Tash Wright has spent the last decade working for Enterprise Rent-A-Car, with a career spanning over six different roles, she has seen the company grow and learn as she has done the same. Now their Senior Assistant Collections Coordinator, she spoke to myGwork about how they have been able to push forward diversity, equity and inclusion, and the role of their LGBTQ+ network, Enterpride, in making this happen

Tash Wright joined Enterprise a decade ago and for her to dedicate her career to the company it must be doing something right. She explains that a big part of choosing to remain with Enterprise is its ongoing commitment to diversity, equity and inclusion. Having been at previous companies where she was met with negative comments and stigma, she understands just how important this is.

Not long after joining the Enterprise team, Tash was encouraged by a colleague to join Enterpride, the company’s LGBTQ+ network. At the time, she was still figuring out her own identity and how she fit into the LGBTQ+ community. Joining the network gave her the opportunity to ask questions, freely explore herself, and learn along the way. 

“I’ve always felt very comfortable being my authentic self at Enterprise. When I first joined, I wasn’t entirely sure of my identity, but I’ve been working here through my whole journey of discovery. Throughout the years I have had support and friendship from the LGBTQ+ committee that has helped me to come out fully and be comfortable with who I am. 

Growing up, LGBTQ+ identities weren’t visible, so having a workplace where they are visible and talked about makes a big difference. I think companies need to show that they’re willing to create an open atmosphere. It’s all about transparency, communication, and showing that you’re willing to be there for your employees.”

Now, eight years later, she is able to do this for countless others across the company. Based in its European Corporate office in Egham, Tash has proudly been a driving force behind Enterpride over the years. As part of her role within the network, she organises events, raises awareness and is constantly coming up with fresh ideas on how they can continue to push for LGBTQ+ equality. On top of this, she recently spoke on a panel discussing the interlink between LGBTQ+ identities and mental health and is currently working to shine a light on bisexual visibility and trans rights.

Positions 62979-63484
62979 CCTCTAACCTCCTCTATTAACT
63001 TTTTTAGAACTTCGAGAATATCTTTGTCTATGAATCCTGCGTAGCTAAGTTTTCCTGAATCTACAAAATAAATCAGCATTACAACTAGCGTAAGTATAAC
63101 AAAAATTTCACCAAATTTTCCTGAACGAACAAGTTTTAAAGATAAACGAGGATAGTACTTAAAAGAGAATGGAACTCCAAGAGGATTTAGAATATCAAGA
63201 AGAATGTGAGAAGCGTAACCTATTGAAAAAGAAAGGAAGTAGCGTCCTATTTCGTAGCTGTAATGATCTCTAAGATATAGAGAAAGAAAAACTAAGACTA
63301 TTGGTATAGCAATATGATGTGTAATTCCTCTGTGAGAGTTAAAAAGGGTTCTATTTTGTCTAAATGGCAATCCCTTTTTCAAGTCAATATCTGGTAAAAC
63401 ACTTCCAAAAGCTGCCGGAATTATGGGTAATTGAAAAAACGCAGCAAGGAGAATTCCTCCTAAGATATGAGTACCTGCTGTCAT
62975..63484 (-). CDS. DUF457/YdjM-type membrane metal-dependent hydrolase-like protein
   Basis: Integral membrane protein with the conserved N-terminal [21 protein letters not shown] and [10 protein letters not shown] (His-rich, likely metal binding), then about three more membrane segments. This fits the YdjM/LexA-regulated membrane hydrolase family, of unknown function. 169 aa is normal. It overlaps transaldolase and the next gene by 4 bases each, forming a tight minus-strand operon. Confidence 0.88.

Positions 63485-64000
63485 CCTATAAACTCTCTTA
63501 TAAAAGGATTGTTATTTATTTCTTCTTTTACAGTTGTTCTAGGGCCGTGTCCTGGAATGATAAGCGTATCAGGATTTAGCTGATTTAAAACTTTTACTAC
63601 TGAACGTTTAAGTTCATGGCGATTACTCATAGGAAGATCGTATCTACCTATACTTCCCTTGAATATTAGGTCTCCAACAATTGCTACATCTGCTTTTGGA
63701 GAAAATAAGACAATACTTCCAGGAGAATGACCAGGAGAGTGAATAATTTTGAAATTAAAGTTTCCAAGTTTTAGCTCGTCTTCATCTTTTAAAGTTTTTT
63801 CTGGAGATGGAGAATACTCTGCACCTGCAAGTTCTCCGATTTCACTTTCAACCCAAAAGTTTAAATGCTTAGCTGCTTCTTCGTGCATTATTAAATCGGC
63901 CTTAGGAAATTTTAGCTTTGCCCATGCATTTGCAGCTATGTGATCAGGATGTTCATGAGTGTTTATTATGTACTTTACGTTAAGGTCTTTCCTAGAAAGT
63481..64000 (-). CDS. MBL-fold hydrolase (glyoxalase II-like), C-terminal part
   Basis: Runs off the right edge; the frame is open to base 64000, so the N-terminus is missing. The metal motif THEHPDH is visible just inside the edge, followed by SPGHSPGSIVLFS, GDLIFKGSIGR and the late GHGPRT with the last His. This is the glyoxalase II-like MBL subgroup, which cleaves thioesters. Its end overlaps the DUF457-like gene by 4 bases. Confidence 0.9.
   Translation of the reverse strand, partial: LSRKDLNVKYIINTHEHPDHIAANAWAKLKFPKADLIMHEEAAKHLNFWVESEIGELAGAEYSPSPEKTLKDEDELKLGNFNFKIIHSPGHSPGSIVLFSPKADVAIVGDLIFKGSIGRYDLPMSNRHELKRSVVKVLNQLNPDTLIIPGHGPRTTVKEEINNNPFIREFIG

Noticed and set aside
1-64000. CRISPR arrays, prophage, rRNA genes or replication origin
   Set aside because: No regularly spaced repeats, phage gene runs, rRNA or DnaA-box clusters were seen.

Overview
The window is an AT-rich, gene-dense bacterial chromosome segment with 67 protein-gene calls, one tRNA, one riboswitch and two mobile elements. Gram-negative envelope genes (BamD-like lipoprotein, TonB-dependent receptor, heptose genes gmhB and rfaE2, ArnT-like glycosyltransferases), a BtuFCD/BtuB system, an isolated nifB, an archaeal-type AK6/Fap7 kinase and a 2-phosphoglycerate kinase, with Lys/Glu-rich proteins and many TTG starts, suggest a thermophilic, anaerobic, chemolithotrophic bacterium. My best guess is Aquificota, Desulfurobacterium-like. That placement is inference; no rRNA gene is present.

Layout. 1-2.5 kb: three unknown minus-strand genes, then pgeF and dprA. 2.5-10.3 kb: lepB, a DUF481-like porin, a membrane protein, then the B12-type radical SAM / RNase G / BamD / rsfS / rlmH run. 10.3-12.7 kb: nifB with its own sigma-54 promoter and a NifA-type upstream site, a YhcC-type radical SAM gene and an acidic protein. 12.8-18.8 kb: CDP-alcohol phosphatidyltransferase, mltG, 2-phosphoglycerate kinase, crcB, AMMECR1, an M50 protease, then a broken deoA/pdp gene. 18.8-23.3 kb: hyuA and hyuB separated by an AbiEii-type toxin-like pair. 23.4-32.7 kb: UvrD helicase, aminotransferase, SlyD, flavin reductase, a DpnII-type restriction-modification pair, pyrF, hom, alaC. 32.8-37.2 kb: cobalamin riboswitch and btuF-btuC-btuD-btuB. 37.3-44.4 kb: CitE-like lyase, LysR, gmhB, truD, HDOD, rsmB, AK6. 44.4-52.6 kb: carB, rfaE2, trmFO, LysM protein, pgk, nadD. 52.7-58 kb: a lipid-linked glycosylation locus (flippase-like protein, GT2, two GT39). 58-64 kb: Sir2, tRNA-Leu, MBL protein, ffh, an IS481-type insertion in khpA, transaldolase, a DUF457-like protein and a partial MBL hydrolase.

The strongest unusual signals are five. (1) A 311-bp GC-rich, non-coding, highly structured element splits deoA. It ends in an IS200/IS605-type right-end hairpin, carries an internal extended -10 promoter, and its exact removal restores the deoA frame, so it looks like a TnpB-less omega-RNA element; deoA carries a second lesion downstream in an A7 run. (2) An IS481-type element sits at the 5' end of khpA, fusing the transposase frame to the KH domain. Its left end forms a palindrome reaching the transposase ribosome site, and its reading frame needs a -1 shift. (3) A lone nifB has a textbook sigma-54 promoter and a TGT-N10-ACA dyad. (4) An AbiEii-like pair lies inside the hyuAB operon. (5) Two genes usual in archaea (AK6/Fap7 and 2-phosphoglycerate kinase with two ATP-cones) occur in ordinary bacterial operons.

Reflecting on her own journey, Tash realises that not being comfortable being yourself in the workplace has a knock-on effect on your mental health and other areas of your life. From being told her sexuality was “just a phase”, to other negative reactions, she knows just how deeply wounding these seemingly innocuous comments can be. 

“That negative experience really pushed me back into my shell. It made me not want to have conversations with certain people and it was awkward, creating this unnecessarily tense atmosphere, where it feels tense just to be yourself. So, naturally, that has an impact on how you feel outside of work too; you then might not be comfortable coming out in other areas of your life.”

Tash has also buried her own identity and mental health struggles, admitting this led to a boiling point that significantly impacted her personal life. This drove her to reach out for help and attend counselling, which allowed her to let go of worrying about what other people think, and instead focus on her own life and what she’s doing.

This journey has put her in a good position to now support others and normalise conversations on mental health. Her position in the network also means often people will come to her and she wants to make sure that she can be someone they can lean on. 

“It’s about being able to say: ‘Look I’m here for you,’” says Tash. “I don’t know what it’s like to be in certain positions, but when someone needs support, I will do my best to research ways to help and just show up for them. If you can just empathise and create a space where people feel welcome to come up to you about something they need to get off their chest, then that can be enough. If someone comes to me, I will always do my best to alleviate some of those fears or anxieties. It’s about showing you’re approachable and that you’re willing to listen.”

Visibility is key to people feeling supported and feeling as though they can reach out and ask for support, explains Tash. This is something she has seen become more widespread at Enterprise over her career. Now she is dedicated to expanding that conversation to include the nuances of intersectional identities and experiences. 

Over the last ten years, Tash has found more than just a career with Enterprise but community – a space in which she can be herself and focus on her career without hiding who she is. Through this, she has also offered community to those around her, whether it’s a dedication to growing their LGBTQ+ network or being someone that others can lean on for support. The journey for equality is ongoing, and spaces where we can be loud and visible in our identities, are just as vital as those where we can go for a confidential chat, and both are needed to create workplaces where everyone feels comfortable being their authentic self. 

“For me, it’s small things like knowing I can put my wedding photos on the back of my screen and not have to worry. It creates a warmer atmosphere which makes me want to bring the best version of myself to the company each day.” 

Tash’s wedding day photo

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